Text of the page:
One of the most pressing questions that we encounter in our work are related to the how: How to do this? How do I start? How do we become more creative? How do I solve this problem? How can I adapt my current business model? The proposed framework described in this paper aims at answering these questions that are particularly important in times of crisis.
We want to inspire the readers to apply this framework to develop and design their individual solution space. Adapt the framework in order to increase its value in your specific situation or the intended application. By sharing our experience and understanding of innovation management during the current crisis we hope to provide a systematic and quick approach that enables organizations to develop innovative solutions in these difficult times.
Ever since the Corona virus started infecting the world, the value of innovative and creative thinking has soared. The development of new designs for low-cost respirators and face masks are two prominent examples. What makes them remarkable and inspiring is, that the limitations caused by the pandemic triggered outside the box thinking. The pandemic has severely limited the availability of supply chains and manufacturing facilities. previously successful approaches to developing solutions have proven unsustainable during the pandemic. These suddenly imposed restrictions turned out to be a major driver for developing novel approaches to problem solving.
At the same time, technology driven approaches and ad-hoc actions emerged that primarily address symptoms but neglect inherent problems and interdependencies. For example, using software tools for online meetings as substitute for teaching in classrooms might look like a quick and easy fix, but it is bounded by severe limitations: Children with special needs, or families with low income who cannot afford the required equipment present only some of these short-comings. Missing or at the least significantly reduced social interaction between pupils, mounting tensions between children and parents as parents are forced to take over the role of the teacher in the homeschooling scenario, are just two of the inherent problems that mostly cannot be addressed using an online tool.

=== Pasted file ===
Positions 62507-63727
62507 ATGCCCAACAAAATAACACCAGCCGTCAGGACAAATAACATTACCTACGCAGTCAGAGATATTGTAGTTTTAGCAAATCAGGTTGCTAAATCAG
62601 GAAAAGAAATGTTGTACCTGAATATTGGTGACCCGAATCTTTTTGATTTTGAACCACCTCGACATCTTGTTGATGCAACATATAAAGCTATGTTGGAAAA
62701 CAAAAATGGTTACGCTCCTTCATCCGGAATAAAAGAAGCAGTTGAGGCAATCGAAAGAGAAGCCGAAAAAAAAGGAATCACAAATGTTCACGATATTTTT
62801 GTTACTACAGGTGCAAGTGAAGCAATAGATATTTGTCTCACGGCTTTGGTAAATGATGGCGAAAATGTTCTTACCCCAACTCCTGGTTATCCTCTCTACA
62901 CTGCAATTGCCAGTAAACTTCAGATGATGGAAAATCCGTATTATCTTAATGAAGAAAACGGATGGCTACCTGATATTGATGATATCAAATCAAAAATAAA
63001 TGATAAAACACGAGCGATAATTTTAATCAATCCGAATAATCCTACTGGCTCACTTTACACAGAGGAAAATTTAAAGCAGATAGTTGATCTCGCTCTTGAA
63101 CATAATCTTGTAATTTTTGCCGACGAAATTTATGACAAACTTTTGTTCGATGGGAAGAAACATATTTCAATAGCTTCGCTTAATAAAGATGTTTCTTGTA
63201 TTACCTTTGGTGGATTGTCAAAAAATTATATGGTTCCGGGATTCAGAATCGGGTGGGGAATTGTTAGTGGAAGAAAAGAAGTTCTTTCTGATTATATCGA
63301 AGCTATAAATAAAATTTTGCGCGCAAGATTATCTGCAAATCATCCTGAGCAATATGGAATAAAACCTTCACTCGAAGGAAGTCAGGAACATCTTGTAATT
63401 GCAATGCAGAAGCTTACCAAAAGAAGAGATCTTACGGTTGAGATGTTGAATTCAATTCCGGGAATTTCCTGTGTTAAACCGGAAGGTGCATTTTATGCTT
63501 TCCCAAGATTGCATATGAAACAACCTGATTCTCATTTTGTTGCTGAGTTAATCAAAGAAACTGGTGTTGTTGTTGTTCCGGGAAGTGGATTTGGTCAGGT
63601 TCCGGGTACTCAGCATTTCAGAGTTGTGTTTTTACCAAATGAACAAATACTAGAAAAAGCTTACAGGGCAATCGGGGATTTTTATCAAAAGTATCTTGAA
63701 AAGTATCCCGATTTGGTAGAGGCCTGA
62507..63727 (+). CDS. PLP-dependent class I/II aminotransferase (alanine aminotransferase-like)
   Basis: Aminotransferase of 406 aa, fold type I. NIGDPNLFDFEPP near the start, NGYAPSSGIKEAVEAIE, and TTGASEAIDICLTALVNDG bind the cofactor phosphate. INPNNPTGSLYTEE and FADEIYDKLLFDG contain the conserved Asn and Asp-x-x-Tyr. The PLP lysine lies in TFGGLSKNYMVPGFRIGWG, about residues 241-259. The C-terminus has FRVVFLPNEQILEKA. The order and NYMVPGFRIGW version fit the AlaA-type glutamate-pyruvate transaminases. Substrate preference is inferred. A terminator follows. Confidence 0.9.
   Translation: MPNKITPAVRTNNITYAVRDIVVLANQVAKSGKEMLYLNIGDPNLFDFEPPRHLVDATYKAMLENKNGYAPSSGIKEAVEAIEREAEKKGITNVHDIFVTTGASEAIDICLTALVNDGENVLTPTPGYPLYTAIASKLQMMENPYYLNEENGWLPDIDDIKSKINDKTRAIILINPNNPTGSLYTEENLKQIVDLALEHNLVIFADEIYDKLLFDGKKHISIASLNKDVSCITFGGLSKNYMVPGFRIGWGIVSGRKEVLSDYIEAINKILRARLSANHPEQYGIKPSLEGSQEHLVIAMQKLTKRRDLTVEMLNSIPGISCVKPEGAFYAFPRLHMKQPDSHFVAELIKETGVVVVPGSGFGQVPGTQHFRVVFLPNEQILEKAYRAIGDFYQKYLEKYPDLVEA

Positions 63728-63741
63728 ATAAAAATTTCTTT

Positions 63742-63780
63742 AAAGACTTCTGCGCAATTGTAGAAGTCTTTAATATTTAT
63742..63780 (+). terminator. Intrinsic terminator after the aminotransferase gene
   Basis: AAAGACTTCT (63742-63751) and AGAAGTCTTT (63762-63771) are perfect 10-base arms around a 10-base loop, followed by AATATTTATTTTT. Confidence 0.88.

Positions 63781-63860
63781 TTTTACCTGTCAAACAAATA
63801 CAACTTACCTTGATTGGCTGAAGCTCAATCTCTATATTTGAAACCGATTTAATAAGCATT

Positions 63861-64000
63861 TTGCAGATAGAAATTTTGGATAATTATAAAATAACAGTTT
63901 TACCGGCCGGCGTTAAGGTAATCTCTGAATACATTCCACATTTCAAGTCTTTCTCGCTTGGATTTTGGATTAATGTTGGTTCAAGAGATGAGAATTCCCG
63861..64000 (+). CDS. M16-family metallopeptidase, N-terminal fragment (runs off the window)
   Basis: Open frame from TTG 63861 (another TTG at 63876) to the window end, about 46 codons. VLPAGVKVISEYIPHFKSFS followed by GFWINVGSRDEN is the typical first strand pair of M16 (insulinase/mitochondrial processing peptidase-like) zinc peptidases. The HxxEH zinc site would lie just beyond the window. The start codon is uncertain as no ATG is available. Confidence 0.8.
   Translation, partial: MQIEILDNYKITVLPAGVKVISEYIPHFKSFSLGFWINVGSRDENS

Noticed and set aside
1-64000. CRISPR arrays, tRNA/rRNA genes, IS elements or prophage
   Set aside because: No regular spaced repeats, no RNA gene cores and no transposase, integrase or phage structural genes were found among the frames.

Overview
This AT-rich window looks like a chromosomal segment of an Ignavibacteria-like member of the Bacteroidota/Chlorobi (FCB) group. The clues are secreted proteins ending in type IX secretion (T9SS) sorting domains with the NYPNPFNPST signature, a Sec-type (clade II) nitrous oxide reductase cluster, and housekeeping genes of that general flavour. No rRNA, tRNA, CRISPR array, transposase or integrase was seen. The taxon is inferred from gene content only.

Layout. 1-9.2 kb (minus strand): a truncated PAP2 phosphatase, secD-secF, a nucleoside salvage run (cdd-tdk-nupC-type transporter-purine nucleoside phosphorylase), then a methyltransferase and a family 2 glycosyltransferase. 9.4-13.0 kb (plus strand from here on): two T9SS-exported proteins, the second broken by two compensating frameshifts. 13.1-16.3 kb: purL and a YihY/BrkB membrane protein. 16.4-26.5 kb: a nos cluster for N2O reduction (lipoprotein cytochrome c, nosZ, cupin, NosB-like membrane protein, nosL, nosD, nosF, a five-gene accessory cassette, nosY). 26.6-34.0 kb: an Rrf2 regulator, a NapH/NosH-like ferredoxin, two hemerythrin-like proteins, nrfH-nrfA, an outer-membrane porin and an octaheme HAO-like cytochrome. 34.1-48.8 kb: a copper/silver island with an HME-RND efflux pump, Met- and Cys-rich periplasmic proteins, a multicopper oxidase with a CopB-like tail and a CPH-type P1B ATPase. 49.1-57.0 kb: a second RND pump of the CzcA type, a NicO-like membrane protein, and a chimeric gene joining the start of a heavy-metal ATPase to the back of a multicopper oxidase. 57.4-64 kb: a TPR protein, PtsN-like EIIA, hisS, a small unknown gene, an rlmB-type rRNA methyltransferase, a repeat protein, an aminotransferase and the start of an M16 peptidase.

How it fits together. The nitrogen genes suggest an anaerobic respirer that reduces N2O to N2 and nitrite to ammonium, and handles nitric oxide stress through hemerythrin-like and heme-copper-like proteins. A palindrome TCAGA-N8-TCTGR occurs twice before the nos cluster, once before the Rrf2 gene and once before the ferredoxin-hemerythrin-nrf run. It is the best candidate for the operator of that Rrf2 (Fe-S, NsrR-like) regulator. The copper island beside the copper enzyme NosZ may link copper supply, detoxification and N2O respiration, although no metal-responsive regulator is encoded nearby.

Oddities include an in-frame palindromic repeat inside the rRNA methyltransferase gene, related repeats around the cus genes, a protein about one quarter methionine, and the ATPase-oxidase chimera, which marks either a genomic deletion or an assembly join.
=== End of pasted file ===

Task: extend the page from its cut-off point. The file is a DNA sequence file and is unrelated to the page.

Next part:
Effects, that are simply a nuisance that need to be dealt with during times when supply chains and the availability of resources are not affected in any way, severely limit the ability of developing alternative solutions and strategies that go beyond the current understanding and business logic in times of crisis. On the one hand, existing knowledge and experiences make individuals and organizations efficient and effective. On the other hand, they may lead to various forms of mental and functional fixedness. As a result, even though relief strategies and reactions to the current crisis might be built on new technologies, some solutions represent an underlying logic or understanding that does not sufficiently take current events and developments into consideration.